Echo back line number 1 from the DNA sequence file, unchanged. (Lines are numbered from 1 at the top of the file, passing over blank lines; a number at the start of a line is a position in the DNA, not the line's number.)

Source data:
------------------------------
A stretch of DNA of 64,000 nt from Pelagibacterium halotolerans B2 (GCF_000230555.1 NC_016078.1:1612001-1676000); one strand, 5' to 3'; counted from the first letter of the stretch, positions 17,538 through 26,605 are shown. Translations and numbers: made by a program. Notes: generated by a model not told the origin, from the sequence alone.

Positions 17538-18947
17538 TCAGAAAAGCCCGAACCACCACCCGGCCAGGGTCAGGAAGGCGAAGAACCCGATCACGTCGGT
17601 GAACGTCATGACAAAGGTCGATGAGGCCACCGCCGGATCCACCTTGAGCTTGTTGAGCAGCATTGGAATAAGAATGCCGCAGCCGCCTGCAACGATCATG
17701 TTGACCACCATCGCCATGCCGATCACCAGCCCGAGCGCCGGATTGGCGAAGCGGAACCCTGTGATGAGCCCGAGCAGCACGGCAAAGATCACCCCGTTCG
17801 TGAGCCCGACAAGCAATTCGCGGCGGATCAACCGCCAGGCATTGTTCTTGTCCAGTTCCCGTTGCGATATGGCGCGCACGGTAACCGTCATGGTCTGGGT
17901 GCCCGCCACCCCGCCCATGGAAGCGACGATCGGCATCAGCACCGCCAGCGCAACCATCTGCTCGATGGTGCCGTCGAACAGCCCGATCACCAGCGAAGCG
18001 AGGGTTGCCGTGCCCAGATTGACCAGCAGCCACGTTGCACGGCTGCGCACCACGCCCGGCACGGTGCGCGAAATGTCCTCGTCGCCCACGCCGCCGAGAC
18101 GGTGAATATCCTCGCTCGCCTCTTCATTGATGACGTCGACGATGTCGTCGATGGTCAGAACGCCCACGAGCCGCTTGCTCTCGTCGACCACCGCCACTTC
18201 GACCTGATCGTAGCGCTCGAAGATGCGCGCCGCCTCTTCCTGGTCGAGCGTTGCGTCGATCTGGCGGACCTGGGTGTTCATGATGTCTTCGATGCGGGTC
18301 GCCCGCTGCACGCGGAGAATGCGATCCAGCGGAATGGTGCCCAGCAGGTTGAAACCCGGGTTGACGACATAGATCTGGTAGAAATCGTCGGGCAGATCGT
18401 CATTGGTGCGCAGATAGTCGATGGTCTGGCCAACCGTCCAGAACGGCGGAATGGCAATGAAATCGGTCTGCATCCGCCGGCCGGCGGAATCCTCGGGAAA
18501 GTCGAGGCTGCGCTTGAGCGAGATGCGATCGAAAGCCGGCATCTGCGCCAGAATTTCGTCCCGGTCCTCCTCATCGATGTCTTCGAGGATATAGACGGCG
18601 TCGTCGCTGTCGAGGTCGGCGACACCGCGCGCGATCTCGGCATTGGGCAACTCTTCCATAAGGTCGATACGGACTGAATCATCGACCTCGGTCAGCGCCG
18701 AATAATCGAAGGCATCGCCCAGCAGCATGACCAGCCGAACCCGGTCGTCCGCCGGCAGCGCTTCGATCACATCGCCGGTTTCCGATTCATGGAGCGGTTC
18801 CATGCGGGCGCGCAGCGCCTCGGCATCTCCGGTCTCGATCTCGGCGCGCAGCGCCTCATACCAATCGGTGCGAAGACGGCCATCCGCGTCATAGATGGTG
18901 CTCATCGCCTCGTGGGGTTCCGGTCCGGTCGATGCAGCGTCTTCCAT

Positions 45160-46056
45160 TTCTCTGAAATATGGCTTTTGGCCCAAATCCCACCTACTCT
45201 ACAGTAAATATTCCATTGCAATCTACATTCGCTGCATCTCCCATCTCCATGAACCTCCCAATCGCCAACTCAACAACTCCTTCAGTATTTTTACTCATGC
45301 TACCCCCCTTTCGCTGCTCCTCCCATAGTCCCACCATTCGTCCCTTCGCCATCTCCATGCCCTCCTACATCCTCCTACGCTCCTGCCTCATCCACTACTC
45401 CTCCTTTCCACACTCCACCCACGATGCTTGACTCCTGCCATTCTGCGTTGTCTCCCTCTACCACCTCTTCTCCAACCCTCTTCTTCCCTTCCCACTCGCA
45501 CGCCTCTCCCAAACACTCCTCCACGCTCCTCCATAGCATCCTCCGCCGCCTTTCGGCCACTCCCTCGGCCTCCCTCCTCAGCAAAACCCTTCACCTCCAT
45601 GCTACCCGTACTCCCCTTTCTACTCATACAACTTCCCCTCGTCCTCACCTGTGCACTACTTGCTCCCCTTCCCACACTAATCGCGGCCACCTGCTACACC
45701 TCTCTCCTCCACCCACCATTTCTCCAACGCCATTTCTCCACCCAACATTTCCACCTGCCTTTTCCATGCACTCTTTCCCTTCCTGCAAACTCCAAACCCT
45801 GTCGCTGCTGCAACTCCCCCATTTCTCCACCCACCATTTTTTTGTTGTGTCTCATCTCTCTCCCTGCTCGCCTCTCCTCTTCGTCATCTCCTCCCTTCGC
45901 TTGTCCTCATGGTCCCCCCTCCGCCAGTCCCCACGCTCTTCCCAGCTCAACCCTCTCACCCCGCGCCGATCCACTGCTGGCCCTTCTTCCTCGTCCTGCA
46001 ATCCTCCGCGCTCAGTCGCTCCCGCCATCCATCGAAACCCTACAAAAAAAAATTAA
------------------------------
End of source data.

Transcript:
A stretch of DNA of 64,000 nt from Pelagibacterium halotolerans B2 (GCF_000230555.1 NC_016078.1:1612001-1676000); one strand, 5' to 3'; counted from the first letter of the stretch, positions 17,538 through 26,605 are shown. Translations and numbers: made by a program. Notes: generated by a model not told the origin, from the sequence alone.